What's Eric Playing?: Week of February 11, 2019
More previews and reviews! This week we’re starting with a new Kickstarter game and then kicking off a month of EXIT game reviews! As always, click on the header to read the full review.
Overall, Big Easy Busking is pretty fun! I think the major group that this game will appeal to are people who are either looking for a very bright, colorful game to play (definitely a group I belong to from time to time) or people who are getting started with area control mechanics and looking for a simple and straightforward introduction to it. It’s definitely about the right weight for that, with the most complicated part of the game being the decisions around whether or not to buy songs or which venue to play at. Personally, I find that the games run a bit long at higher player counts, but if you’re not playing with players prone to heavy analysis this may not be an issue. My only major point of critique is that I wish the game achieved a bit more thematic synergy — as it currently stands, it feels like it could take place anywhere, and I’m hoping through the Kickstarter process it arrives at a place that’s a bit more engaged with New Orleans as a location. That said, if you’re a fan of area control games or you’ve always wanted to try your luck as a street musician, Big Easy Busking might be right up your alley!
Overall, I think Kitty Paw: Valentine’s Day Edition isn’t quite what I’m looking for. That’s not to say it’s a bad game (I’ve played bad games), but I think there are a few places where there’s a mismatch between what I want in a real-time game and what the game actually shoots for. I maintain that having a player end the round once they’re done is a problematic paradigm, structurally, as it incentivizes players taking the easiest puzzles to solve in the early game and then in the late game they’re often too far ahead for other players to have a meaningful opportunity to catch up. At higher player counts hopefully other players can beat them to the punch, but, that’s not always going to happen. This is a shame because conceptually I think the game is pretty solid — the puzzle elements are interesting, and late-game, they’re pretty challenging; every bit as much as Eco-Links or some of my other favorite real-time puzzlers. The problems I have with the game are mostly just that scoring system; I think other real-time games present it in a way that’s more satisfying for me, and I’d be interested to see how the game changes with a global timer and players taking small penalties for every spot they are after first (and giving first a small bonus or something; I’m not a designer). I think it’s more consistent with the current real-time puzzle landscape (which isn’t always good; be original, sure) but it also makes each round less defeating when you don’t immediately get first place. That’s just my two cents, though; if you’re looking to make those tweaks I’d love to hear how it turns out for you, but either way if you love cats and cute art, you’re looking for a seasonally-a-purr-opriate gift, or you’re looking for a very family-friendly real-time game, you might enjoy Kitty Paw: Valentine’s Day Edition.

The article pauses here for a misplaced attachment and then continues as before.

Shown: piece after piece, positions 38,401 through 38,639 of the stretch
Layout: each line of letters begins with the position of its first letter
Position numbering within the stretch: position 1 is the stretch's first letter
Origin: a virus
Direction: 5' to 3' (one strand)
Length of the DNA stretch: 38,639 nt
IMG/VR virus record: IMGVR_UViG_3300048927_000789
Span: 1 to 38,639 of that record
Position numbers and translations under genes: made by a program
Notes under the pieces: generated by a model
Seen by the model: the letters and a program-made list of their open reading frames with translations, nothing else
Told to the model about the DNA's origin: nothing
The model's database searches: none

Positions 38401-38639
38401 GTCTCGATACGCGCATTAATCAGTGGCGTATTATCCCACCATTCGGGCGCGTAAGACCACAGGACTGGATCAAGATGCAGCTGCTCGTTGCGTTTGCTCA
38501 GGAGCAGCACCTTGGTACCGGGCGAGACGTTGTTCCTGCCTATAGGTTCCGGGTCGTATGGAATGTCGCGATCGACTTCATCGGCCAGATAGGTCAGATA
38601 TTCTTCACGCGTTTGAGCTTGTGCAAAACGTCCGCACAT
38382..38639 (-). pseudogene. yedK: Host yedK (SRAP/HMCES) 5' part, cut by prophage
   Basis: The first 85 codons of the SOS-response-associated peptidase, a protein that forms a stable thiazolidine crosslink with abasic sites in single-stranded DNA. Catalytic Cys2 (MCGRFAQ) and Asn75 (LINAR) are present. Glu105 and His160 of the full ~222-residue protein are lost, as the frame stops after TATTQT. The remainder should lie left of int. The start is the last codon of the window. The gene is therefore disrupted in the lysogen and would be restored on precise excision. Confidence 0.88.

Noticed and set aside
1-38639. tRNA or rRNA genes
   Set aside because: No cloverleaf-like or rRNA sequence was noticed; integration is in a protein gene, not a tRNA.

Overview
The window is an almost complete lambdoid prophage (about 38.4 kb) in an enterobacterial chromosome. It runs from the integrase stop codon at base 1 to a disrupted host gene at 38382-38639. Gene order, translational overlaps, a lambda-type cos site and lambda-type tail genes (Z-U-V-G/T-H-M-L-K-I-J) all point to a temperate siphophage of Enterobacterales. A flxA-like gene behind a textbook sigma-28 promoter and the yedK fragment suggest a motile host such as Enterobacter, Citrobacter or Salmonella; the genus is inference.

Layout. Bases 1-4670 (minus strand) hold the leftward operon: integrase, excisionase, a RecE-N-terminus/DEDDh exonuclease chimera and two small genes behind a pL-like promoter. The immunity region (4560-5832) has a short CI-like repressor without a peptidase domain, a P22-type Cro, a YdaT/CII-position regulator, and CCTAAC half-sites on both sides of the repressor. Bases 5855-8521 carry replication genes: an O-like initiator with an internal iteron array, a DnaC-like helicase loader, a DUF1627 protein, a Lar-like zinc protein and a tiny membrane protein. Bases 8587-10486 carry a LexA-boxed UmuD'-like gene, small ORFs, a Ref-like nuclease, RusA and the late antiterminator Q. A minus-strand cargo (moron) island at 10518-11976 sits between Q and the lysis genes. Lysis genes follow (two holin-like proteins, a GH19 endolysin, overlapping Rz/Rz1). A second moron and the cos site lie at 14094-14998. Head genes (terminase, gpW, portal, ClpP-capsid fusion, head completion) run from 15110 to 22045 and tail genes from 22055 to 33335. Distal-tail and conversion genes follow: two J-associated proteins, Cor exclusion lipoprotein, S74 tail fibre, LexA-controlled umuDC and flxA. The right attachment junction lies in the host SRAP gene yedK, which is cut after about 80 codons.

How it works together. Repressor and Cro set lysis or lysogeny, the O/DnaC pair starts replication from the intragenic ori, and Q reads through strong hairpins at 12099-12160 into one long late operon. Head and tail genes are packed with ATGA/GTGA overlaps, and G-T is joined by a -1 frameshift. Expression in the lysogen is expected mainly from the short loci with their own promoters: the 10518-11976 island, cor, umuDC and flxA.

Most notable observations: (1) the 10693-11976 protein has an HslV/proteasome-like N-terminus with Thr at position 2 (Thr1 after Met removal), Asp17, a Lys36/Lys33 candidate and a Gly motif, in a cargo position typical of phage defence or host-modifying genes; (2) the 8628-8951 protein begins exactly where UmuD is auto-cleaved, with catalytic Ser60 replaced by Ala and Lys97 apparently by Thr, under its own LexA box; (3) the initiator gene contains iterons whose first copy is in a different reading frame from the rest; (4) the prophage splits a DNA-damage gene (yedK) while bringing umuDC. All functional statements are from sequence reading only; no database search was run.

Overall, Antinomy is a superb little puzzler! It’s got great art, it’s easy to learn, and it plays quickly, and that right there checks plenty of my boxes on games that I like and want to play, so, there we go. I also really appreciate that the catch-up mechanic can ignore the puzzley parts of the game, as it essentially introduces asymmetry into the game in a very interesting way. You can just follow your opponent around and try to beat them up every time they get a Paradox, in lieu of trying to solve the puzzle yourself. It’s weird, sure, but weird is good! I’d be lying if I didn’t say that I thought Button Shy is on the cutting edge of like, what can be done with just a few cards and a wallet, and they’re consistently surprising me with the range of possibilities they’re executing on. I think it’s good for board games that games like Antinomy exist, and I really thought it was quite fun, so hopefully it’s not the last I see of it in this timeline. If you’re looking for a quick puzzle game with some potential asymmetry and/or battling, Antinomy is worth checking out!
Overall, EXIT: The Mysterious Museum is a lot of fun! I’m willing to ding it a bit for having a puzzle that honestly kind of sucked to solve, but, I really enjoyed it nonetheless. It has one of my all-time favorite puzzles in an EXIT game (sharing that distinction with The Pharaoh’s Tomb), and I’d love to see similar puzzles implemented in future games (though they won’t be, because then you’d expect them). The nice thing for me is that seeing those makes me pretty confident that the series still has legs even after 10 (more than that, honestly) entries; they’re really pushing the envelope of what can be done with such a small-box game and they’re pulling it off really well. It’s kind of a gold standard of puzzle box games, and I’d still overwhelmingly recommend the series to anyone interested. The Mysterious Museum isn’t a bad starting point, though it kind of (as museums tend to do) celebrates a bit of the series’s history, so it might be more meaningful once you’ve played a number of them? That’s just my take. Either way, it’s another very solid entry, and I look forward to seeing where the series heads in the future! (Even if I already have some ideas.)